So. Here are some of the tools I've been consciously using during this pandemic. A lot of them aren't going to sound very groundbreaking. But I've fought hard to learn some of these skills; I've battled against the demons of my past to internalize them and make them part of who I am, and some of them have changed my life. Maybe one of them will turn a light bulb on for you.
Every night, I write down a plan for the next day. It includes as much or as little minutiae as comforts me. It can include both tasks and emotional goals. Here's what I wrote for today's plan: "Walk. Laundry. Shower. Make more banana bread. Write blog post. Read. ACTUALLY REST. Stretch. Make a plan for tomorrow." The last item on my list is always, "Make a plan for tomorrow." My daily plan centers me and relaxes my mind.
I've established a policy of immediately mistrusting my own temper. In the past few weeks, there have been only a couple times when another person has injured me and I've been justifiably angry. In those cases, what I felt was good, clean anger, almost relieving in its clarity. Every other time my irritation has flared? That’s my sadness/worry/sense of powerlessness trying to find a vent. And there's nothing wrong with feeling angry! But acting on my anger when it's not justified makes me feel TERRIBLE, so I'm working really hard to catch my irritability in a net of compassionate suspicion first, then figure out what to do with it. I actually have a reminder that comes up on my phone every morning at 9 AM: "You are stressed out. Don't let it make you mean." Phone reminders help me.
I try to observe my emotional regression with compassion and without judgment. Now is the time for insecurities and resentments to come out and hassle us — that category of emotions that wait until our defenses are down, then attack. I think of these emotions as sad, pathetic visitors that need some attention. They need a hug from me, they need to know that they're welcome, but it's important that I resist believing them. A lot of times, these feelings make me laugh. If it's a feeling I haven't felt in years, it's a moment for me to appreciate how much progress I've made. I try to treat it as an old frenemy who's allowed to visit and hang out, but who isn't allowed to convince me of anything.
I process with friends and/or my diary. I'm a writer. Writing out what's going on makes me feel, if not better, clearer and more centered — whether or not anyone ever reads it.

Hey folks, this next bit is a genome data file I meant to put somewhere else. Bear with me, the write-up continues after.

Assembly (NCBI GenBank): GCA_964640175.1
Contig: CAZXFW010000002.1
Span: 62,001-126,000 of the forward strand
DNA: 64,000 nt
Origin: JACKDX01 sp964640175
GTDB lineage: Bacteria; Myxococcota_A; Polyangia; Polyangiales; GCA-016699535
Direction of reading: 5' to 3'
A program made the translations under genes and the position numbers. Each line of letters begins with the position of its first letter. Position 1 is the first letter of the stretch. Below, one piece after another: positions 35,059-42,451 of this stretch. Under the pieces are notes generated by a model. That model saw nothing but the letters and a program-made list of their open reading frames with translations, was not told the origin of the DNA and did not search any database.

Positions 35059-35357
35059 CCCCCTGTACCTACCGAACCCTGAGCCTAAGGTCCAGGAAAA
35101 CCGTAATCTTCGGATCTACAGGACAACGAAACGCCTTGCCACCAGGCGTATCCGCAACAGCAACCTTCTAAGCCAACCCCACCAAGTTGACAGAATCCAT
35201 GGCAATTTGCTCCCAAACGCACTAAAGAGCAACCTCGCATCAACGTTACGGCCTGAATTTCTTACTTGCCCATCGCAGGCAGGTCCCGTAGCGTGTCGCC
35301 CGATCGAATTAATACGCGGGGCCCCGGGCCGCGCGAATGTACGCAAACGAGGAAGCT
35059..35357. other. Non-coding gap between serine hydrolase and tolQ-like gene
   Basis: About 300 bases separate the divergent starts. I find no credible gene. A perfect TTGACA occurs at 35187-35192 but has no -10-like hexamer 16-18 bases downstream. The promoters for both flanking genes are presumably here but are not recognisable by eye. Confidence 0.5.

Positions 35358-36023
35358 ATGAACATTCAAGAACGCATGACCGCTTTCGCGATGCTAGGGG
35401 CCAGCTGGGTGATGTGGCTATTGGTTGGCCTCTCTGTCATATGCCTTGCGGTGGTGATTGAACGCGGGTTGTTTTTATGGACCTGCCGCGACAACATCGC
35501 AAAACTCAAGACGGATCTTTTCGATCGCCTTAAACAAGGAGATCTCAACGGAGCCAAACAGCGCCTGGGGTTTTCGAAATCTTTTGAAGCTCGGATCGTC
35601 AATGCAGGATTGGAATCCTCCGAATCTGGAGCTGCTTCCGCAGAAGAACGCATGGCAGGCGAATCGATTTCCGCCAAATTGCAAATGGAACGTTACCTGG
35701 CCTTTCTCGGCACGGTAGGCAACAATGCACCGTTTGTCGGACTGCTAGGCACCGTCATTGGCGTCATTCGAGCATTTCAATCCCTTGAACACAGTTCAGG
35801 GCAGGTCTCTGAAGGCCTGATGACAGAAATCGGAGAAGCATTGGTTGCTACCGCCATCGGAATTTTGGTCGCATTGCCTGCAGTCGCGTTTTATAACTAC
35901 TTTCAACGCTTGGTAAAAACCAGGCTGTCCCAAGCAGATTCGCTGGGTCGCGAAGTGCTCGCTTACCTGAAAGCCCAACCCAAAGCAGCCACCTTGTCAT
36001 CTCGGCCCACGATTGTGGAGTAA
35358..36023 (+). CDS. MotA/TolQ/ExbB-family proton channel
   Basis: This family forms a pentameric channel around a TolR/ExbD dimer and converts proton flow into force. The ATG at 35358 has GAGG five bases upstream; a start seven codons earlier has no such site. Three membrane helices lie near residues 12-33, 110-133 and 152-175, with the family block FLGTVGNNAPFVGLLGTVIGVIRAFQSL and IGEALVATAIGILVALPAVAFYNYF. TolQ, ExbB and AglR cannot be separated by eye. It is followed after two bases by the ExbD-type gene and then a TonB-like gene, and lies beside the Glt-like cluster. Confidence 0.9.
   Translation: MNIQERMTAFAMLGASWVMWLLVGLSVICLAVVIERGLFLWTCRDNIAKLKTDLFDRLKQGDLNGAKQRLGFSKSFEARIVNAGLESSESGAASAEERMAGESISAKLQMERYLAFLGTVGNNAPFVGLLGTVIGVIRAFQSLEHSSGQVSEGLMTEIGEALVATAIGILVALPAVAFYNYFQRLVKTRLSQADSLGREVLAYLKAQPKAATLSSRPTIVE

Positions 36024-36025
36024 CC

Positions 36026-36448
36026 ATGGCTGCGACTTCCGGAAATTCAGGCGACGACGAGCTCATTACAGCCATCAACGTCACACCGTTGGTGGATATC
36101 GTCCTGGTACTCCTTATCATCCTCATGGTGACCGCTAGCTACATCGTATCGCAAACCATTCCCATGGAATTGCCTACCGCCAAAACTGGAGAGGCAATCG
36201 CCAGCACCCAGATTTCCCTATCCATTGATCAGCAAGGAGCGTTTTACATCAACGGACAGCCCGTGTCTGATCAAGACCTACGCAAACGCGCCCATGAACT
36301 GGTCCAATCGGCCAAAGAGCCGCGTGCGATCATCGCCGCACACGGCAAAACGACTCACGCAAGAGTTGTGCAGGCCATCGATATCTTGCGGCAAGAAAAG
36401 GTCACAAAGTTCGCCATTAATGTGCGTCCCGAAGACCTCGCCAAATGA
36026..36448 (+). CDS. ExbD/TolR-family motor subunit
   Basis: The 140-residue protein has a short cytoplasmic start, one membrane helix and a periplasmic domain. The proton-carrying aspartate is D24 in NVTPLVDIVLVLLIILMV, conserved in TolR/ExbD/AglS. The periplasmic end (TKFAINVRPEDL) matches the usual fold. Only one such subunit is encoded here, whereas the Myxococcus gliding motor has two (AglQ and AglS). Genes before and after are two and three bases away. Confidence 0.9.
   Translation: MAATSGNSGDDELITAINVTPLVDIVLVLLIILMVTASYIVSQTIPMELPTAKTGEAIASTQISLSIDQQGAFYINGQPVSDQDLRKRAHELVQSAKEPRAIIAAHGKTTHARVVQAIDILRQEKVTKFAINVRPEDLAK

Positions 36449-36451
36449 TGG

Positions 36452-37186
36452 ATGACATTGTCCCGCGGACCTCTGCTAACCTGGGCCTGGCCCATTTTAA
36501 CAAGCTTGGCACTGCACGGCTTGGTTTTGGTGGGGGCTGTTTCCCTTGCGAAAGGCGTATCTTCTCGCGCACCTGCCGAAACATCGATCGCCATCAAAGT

I create the boundaries I need. The world outside my house is full of nice people who aren't doing anything wrong when they try to interact with me, but I'm very sorry, I cannot right now. When I'm walking, I need to be alone. So I put in my headphones and I don't make eye contact, even if it's only me and one other person on a long, empty street.
I find something to look forward to. It is really hard these days to have anything to look forward to. Every fun thing is canceled. I'm tired of my devices. It's hard to focus on reading. TV is too emotional. You know what's emotional in a good way? Eating banana bread. Every night, Kevin and I have some banana bread, and every few days I make more banana bread. Banana bread is my happy place right now. It's important to have some little thing to look forward to.
I do familiar things. When there isn't a pandemic, I have an office outside my house that's a mile away. My walk there and back is part of my daily routine. These days, I'm working from home, but I still take a daily walk. At first, when the pandemic started, I looked upon it as an opportunity to explore the neighborhoods around my house in other directions. And then I started to notice that my walks were most centering and anxiety-soothing when I took my regular, everyday walk, the one that goes by my office. So that's become my daily walk again. Too many things are new and unknown right now. When I can, I keep my routines familiar.
I take news breaks and/or curate my news intake. The problem with taking news breaks is that constantly checking the news gives you this frequent hit of adrenaline and (unfounded) hope, then when you stop checking the news, that hit goes away, and you realize how tired and sad you are. But tired and sad is the honest truth right now, and sometimes acknowledging the truth can be relieving. Especially since certain parts of the news are triggering to me. I have very limited capacity for the voice, face, and stupid, asinine announcements of our president. So I put myself on a news break fairly often — or limit myself to news that doesn't make things worse.
I pursue reasons to laugh. Do you know the newscaster, Andrew Cotter, who has no news to cast, therefore he's been tweeting newscasts of regular things happening in the world around him? When's the last time you laughed?
I call my doctor for pain, and I medicate. Even though there's a pandemic, if you have a medical problem, you get to call your doctor right now. I talked to mine for a few minutes the other day about my pain, and she prescribed me some muscle relaxants. I also have a benzodiazepine (antianxiety medication) that I use occasionally. Benzos can be habit-forming, so you need to be careful, but they are one of life's blessings on bad days. A note here that a lot of people think there's something shameful about medicating for anxiety or other psychological problems. In fact, I grew up in such a culture. As someone who's lived on both sides, I can promise you that this attitude is judgmental and unhelpful. Thoughtful use of medication is a form of self-care. Don't let anyone make you feel ashamed if medication is one of the tools in your toolbox.
I make Skype appointments with my therapist and I do not cancel them. Skype therapy leaves something to be desired; almost everything about social contact during a pandemic leaves something to be desired. But my marvelous therapist is an important part of my support team, and even if I'm tired, grouchy, hate my computer, and would rather pretend to myself that I'm fine, I am going to call on my support team right now.
I cry. Not everyone can cry when they want to, and not everyone finds crying helpful. But I've always been a crier; I've always known crying is a strength, not a weakness (as our society likes to make us think). Every few days, I've been having a good cry. Remember to hydrate if you're crying!